An annotated digest of the top "Hacker" "News" posts for the last week of September, 2018.
September 22, 2018 (comments)
Japan has a satellite. Hackernews bikesheds its status page.
September 23, 2018 (comments)
A security professional who uses Wordpress explains that Chrome is just another weapon in Google's war against its own users. Google retaliates by causing the author's phone to route all trips via Monroe Street. Hackernews unhappily discusses the increasingly unavoidable impression that a massive multinational surveillance apparatus might not care about them personally. The implications of this topic are quickly subsumed by hundreds of idiots ranting about Google search results being some kind of political action, with the only reasonable countermeasure apparently being whining about it on web forums.
September 24, 2018 (comments)
The BBC displays a nearly 4chan-level ability to exhaustively research blurry pixels on the internet. Hackernews is flabbergasted that people can take various pictures and text and use them to construct a coherent narrative. Another Hackernews feels that the BBC is being unfairly mean to the people who slaughtered children on video. The next discussion thread contains several Hackernews expressing surprise that they can no longer maintain an attitude of impersonal indifference to horrible behavior once they have some means of relating to the victims. Perhaps there's a meaningful lesson to-- nah, fuck it, here's a hundred comments about how machine learning will obviate journalism real soon now.
September 25, 2018 (comments)
September 26, 2018 (comments)
Facebook continues the war against its own users. Hackernews is outraged that a business founded on collecting personal information and then using it to sell ads is using personal information to sell ads. According to Hackernews, there's a magical invisible aura attached to some personal information, which makes it unethical to use for advertising. No exhaustive list of such is provided. Having decided the moral argument is too tiring to pursue, Hackernews shifts gears and argues about whether all the glaring moral failures could be ameliorated by adding more software.
September 27, 2018 (comments)
A Reddit has a dipshit roommate. Hackernews appears to have previously been unaware that people do bad things with computers sometimes, and some of the more worldly Hackernews post links to other bad things like ghost stories around a campfire. In their defense, most of the bad things are implemented as a set of utilities to log user activity, send it to some unknown third party, then download and execute unvetted code directly on the victim's hardware, which also precisely describes the products that Hackernews make for a living. The confusion is only natural.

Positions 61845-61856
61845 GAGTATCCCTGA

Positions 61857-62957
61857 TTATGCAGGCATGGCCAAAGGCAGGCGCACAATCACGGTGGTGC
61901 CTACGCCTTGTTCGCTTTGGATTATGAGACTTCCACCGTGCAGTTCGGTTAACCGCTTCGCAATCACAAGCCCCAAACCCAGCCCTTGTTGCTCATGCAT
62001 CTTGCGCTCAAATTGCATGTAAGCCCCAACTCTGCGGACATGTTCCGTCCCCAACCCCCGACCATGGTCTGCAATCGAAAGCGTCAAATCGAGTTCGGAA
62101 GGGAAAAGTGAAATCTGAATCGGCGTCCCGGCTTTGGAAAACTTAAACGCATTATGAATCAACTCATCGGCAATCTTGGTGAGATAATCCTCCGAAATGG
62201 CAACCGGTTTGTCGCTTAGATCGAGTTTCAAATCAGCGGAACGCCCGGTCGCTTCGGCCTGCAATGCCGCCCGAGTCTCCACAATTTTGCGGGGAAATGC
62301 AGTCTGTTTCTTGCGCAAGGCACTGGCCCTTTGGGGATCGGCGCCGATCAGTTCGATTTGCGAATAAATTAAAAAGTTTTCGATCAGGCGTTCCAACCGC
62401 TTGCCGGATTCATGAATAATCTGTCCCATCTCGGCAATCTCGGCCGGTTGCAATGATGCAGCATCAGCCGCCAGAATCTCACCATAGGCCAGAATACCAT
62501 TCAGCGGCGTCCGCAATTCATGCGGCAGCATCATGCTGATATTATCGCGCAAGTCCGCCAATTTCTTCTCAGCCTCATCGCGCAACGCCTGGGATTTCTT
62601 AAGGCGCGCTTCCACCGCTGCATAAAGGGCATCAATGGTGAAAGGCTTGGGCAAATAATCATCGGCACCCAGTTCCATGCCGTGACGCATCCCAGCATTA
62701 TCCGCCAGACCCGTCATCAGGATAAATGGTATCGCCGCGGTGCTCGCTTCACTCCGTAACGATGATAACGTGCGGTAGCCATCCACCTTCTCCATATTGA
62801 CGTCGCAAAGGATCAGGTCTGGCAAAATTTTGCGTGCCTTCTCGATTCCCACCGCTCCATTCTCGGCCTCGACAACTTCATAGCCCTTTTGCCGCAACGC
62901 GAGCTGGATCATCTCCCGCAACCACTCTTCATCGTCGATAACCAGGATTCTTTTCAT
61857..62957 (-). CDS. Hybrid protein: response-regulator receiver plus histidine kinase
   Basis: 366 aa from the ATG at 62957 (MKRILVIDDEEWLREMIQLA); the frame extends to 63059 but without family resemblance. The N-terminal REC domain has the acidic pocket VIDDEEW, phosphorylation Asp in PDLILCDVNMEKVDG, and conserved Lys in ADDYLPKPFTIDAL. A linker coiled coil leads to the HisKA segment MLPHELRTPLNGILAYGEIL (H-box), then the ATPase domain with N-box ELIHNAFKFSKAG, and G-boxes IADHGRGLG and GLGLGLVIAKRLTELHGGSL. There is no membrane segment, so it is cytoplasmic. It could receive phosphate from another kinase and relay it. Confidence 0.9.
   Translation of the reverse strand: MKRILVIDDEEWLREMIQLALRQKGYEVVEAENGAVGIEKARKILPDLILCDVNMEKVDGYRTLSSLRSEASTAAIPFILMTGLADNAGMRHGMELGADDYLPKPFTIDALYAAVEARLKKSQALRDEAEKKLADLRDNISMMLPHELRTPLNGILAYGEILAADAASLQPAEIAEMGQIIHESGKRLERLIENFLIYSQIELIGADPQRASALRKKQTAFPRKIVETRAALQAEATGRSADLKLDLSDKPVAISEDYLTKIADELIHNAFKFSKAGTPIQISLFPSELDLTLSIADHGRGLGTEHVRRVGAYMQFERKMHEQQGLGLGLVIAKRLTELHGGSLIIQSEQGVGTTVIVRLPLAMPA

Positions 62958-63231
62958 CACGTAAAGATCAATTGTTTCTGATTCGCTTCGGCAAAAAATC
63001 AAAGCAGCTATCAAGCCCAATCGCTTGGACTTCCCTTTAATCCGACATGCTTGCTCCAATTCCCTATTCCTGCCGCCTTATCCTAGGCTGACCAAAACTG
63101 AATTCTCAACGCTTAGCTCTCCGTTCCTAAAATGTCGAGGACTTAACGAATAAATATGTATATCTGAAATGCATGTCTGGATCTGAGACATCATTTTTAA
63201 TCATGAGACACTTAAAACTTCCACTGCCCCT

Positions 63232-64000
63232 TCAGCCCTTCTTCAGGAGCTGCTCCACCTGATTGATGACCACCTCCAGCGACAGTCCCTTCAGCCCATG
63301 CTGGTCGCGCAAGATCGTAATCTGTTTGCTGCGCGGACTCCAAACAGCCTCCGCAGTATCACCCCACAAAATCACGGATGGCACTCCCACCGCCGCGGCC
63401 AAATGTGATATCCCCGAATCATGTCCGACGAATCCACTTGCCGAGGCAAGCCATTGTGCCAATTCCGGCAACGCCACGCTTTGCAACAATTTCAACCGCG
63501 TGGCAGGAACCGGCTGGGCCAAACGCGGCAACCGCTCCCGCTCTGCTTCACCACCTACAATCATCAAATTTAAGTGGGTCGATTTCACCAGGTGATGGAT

September 28, 2018 (comments)
Facebook makes new allies in the war against its own users. In case you forgot they're a PHP shop, they don't actually know how many accounts were affected or exactly what access the attackers had. Fortunately, the existing defense software functioned as intended, so Facebook users were not able to spread potentially share-price-damaging news like "Facebook got hacked." Hackernews bikesheds what they can discover of the "security" architecture at Facebook, but it's not clear whether they're actually trying to figure anything out or if it's all some kind of job-application performance art.
September 29, 2018 (comments)
A search engine has users. Hackernews talks about some of the search engine's features, their favorite being the one that takes them back to Google. Lots of huffy search engine connoisseurs declare that only Google is capable of displaying a list of documents that contain a specific string of text, and none of the political freedom fighters from the other thread show up to dispute this claim.
September 30, 2018 (comments)
A webshit asks some questions. Hackernews has only banal garbage and bickering to offer, so instead of summarizing that I'll just answer the questions. In order: because the upper bound of individual wealth is higher, because unregulated software engineers are more frequently involved, USA #1, concerted attack from ambitious underdogs, you won't if you know what's good for you, this question is meaningless because you can't generalize "people," it's the only city in Nordvärld, yes, nothing, more meaningless generalizations ("science"), they already are, with programming languages, there isn't one, make them cheaper, definitely not "the same thing but pirated," try understanding individuals instead of pigeonholing them with pop-psych trash, yes (let's make a webring!), because software engineering stopped advancing in the 1980s. Sure, the questions are actually meant to be starting points for deeper investigations, but that's extremely off-message for a website focused on generic contempt rather than having any real insight.